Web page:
Let's back up and talk oyster history, shall we? The bivalves shared planet Earth with the dinosaurs, and humans have been eating them since pre-recorded history. Eaten locally in Massachusetts and Chesapeake Bay during colonial times, oysters became a big thing in 19th-century America thanks to the invention of canning. Oysters could now be packed and shipped to major, non-coastal cities like Chicago, Detroit, and St. Louis, where they became immensely popular. While most American oysters at the time came from the Atlantic, smoked oysters seem to have come from the West Coast. Chinese immigrants and traders brought dried, smoked oysters from China to San Francisco by the barrel, and they eventually even made it to the Midwest. In 1881, the Detroit Free Press referred to smoked oysters as a Chinese dish, noting their new arrival in what would eventually be Motor City.

Oysters were cheap—about as much as beef per pound, around the turn of the century—making them an easy way to bulk up dishes. Their popularity fell in the first quarter of the 20th century, for a few reasons: 1) The Pure Food And Drug Act of 1906 and its new "hygiene requirements" (boo); 2) Bad press linking oysters to a 1924 typhoid breakout in Chicago; and 3) Prohibition, because who wants to eat oysters without a drink in hand?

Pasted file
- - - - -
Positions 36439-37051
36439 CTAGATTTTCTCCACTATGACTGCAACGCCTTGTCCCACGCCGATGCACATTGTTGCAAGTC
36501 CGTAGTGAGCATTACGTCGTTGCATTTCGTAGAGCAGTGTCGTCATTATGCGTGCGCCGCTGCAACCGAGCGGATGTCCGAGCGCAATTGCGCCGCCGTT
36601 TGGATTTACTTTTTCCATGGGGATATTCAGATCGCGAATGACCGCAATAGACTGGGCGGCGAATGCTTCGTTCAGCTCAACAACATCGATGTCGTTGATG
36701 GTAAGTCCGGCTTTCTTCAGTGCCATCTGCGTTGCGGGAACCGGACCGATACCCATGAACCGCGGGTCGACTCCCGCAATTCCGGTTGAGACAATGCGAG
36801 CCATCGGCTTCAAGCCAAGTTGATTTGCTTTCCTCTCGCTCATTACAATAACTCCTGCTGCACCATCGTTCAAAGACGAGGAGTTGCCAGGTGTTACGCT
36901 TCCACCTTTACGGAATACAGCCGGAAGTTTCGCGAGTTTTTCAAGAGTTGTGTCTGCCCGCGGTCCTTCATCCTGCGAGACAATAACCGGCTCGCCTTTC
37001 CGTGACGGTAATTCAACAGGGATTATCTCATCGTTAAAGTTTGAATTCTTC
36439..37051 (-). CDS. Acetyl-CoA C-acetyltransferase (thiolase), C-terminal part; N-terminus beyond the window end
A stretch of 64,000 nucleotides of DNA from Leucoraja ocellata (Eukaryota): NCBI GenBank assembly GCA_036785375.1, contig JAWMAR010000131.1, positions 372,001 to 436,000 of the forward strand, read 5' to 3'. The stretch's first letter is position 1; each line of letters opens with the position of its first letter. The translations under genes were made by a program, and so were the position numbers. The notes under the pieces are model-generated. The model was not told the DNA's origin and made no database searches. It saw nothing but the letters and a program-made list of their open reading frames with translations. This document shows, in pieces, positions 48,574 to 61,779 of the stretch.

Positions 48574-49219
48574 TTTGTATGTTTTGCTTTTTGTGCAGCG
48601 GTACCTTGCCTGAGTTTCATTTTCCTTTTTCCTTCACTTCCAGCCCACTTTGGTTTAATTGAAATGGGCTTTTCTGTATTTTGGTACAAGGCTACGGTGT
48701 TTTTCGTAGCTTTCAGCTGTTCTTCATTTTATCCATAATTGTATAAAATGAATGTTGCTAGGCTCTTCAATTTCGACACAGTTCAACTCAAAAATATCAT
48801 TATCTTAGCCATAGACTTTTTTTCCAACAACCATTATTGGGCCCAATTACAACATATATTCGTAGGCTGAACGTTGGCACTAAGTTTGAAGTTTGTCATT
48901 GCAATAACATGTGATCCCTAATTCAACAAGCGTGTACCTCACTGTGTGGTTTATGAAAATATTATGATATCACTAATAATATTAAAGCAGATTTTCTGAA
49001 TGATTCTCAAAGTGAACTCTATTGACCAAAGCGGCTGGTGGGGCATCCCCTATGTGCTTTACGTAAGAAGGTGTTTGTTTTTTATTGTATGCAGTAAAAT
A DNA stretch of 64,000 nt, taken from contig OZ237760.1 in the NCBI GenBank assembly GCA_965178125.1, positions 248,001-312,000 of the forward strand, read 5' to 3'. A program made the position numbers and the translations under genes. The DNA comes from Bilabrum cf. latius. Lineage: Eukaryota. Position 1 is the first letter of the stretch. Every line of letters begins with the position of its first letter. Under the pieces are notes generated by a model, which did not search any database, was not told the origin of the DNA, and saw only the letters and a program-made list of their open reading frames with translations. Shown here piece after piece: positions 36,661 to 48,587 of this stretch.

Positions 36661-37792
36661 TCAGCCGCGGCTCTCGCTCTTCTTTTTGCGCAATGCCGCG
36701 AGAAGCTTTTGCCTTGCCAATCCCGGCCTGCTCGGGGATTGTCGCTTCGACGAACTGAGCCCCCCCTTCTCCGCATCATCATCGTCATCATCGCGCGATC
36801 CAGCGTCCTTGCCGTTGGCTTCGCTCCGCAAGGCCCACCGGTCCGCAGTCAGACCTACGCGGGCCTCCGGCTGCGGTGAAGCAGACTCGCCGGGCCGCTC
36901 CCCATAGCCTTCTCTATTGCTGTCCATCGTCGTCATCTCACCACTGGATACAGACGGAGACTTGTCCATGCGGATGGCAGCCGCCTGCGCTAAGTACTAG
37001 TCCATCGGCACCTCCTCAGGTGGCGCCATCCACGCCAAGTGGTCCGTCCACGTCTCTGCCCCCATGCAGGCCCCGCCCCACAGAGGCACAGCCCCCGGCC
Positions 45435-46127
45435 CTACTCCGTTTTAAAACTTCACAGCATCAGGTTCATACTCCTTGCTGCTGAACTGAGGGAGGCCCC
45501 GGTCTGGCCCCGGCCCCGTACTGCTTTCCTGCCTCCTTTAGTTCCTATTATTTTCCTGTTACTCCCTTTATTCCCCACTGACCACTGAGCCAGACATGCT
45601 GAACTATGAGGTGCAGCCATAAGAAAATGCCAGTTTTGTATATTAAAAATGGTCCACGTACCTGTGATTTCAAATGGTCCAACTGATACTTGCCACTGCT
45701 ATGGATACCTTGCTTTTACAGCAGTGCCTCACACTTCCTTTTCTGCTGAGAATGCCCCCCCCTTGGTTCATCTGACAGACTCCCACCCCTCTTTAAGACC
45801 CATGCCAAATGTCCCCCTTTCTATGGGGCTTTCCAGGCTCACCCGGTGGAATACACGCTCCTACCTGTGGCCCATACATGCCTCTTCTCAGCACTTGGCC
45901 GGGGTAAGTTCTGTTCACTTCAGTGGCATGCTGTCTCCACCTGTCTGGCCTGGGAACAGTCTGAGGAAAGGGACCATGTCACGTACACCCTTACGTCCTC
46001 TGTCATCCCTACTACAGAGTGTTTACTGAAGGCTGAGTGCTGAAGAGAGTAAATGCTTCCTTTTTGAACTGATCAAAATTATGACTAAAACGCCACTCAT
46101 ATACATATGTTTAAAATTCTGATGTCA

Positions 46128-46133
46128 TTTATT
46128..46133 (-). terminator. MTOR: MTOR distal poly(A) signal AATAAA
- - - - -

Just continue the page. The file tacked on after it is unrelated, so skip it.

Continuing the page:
But the reasons canned oysters were so popular in the 19th century are the same reasons they're the perfect pandemic food. They hit that perfect quarantine strike zone: they'll last in the cabinet forever, just waiting to save you on that one desperate evening when you haven't grocery shopped in weeks; they're a new, weird, exciting taste, but still available at pretty much any grocery store; and they feel decadent, even at just $3 per can. Eating canned oysters at home is a way to feel like life is a little different, even if it's been the same all year. Even after twelve full months of weird at-home cooking experiments, canned oysters are just funky enough to give you a culinary jump-start.

How does one eat canned oysters? Honestly, however you want. Think of them like any other tinned fish, like sardines or clams. Canned oysters go great as a dip (chopped up with chives and cream cheese), or mixed into pasta (with lemon and butter and parsley). Put them on a pizza, or bake them into a savory pie, or fold them into an omelette. Frankly, I'm partial to smoked oysters straight from the tin, on a cracker, with a dash of hot sauce and a pilsner. But with canned oysters, the world is your oyster.

When it comes to most discoveries of the past calendar year, I'll be—what's the phrase? Oh, yes—leaving them the fuck behind me. Zoom happy hours, a constant barrage of incomprehensibly depressing news, to-go soup dumplings—oh my God, I've become so numb to the way life is that I just had to Google "worst things about pandemic." But smoked oysters are one (maybe the only?) quarantine discovery that I'll carry into the vaccinated future. We're seeing the light at the end of the tunnel. So just imagine me walking in slow motion, the world exploding behind me as I exit the pandemic, carrying two armfuls of tinned smoked oysters packed in olive oil.